Browse Exhibits (3 total)
This exhibit will draw on materials from the Dolph Briscoe Center for American History and the LLILAS Benson Latin American Collection to highlight stories of the Mexican American experience in Texas during the 20th century. The exhibit begins in the 1910s with the upheaval of the Mexican Revolution and ends in the 1990s with important educational and artistic movements occurring within Tejano communities. While these materials can be viewed in isolation from one another, we hope to impress that what links these selected materials is the impact that these hidden histories have had on the discourse and participation in activism and advocacy for Tejano communities. The materials presented demonstrate how different facets of Tejano activism and advocacy came into existence and operated at different points in the 20th century, and acted as a foundation for successive generations to either build upon or proliferate in new directions.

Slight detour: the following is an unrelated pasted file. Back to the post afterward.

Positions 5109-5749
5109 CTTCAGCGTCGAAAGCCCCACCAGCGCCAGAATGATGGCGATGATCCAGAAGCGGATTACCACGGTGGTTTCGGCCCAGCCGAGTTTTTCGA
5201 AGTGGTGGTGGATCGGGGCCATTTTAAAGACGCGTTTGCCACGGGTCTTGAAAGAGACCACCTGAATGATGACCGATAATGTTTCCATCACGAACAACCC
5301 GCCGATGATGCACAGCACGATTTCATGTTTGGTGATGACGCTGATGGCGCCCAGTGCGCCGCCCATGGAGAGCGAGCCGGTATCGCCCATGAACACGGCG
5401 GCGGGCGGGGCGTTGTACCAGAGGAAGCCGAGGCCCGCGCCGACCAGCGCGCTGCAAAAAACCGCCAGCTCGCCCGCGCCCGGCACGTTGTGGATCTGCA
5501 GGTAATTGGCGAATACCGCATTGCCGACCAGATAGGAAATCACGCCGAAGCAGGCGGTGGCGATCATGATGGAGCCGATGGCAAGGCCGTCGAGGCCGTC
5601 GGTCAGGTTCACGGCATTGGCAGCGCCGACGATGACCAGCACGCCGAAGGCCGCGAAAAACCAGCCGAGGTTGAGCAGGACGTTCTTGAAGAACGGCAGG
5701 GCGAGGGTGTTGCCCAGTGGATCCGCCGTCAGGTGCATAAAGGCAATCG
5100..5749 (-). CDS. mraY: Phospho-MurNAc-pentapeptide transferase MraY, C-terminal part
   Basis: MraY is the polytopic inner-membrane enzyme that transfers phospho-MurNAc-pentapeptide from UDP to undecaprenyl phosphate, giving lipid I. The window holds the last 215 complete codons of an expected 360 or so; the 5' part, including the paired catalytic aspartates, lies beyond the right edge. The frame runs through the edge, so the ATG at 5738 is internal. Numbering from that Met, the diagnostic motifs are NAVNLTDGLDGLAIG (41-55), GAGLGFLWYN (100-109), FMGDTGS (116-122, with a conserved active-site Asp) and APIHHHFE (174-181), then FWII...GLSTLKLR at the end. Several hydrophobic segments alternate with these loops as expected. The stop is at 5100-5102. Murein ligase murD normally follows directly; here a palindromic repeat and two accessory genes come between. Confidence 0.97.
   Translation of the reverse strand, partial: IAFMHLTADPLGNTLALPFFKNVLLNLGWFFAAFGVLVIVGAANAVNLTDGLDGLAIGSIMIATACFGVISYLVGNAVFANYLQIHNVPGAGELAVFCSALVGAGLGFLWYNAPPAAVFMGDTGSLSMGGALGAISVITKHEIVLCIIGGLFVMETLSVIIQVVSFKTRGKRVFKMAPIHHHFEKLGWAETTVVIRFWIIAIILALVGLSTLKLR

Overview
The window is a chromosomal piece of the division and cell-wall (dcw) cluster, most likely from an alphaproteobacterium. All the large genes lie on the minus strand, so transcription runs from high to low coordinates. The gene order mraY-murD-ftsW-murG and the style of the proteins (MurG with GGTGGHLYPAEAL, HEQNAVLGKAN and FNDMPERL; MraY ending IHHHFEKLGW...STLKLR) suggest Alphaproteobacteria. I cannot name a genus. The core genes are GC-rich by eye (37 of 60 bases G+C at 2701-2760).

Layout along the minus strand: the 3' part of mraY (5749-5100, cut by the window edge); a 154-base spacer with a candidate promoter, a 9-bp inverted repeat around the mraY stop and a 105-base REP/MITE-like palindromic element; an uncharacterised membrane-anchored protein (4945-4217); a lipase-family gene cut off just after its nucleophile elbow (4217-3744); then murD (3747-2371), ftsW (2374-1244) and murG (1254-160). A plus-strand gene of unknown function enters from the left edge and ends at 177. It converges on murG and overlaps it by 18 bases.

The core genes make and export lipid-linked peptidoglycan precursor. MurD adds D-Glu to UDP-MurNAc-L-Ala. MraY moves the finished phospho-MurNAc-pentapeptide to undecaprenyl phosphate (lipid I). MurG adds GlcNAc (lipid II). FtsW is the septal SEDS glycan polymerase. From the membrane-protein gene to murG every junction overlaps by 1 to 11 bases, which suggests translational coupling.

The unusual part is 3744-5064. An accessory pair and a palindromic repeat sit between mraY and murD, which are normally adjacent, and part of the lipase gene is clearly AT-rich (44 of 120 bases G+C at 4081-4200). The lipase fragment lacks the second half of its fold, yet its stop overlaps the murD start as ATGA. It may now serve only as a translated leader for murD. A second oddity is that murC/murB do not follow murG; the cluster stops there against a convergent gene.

Throughout American history, families and governance have attempted to control and cure both physical and mental disabilities. This concept is most clearly manifested in the American institution. Beginning in the nineteenth century, institutionalization became a way to remove people with disabilities from the remainder of society, in hopes that this isolation would help to rehabilitate these individuals without disrupting the lives of the majority able minded and bodied population. By exploring how these structures became embedded in American society through a literature review, our exhibit will set the stage for our primary documentation of the individual institution experience.
Using materials from the University of Texas archives and lenses of medical paternalism, physical and mental disability, and minority mental health, our exhibit will explore the detrimental effects of forced institutionalization as a means to segregate society, and will examine the movements which shifted society’s view of mental and physical disabilities and which sparked reform efforts.
This exhibit includes an array ephemeral pieces, all of which give insight into how non-majority communities communicate both with themselves and with others via creative outlets.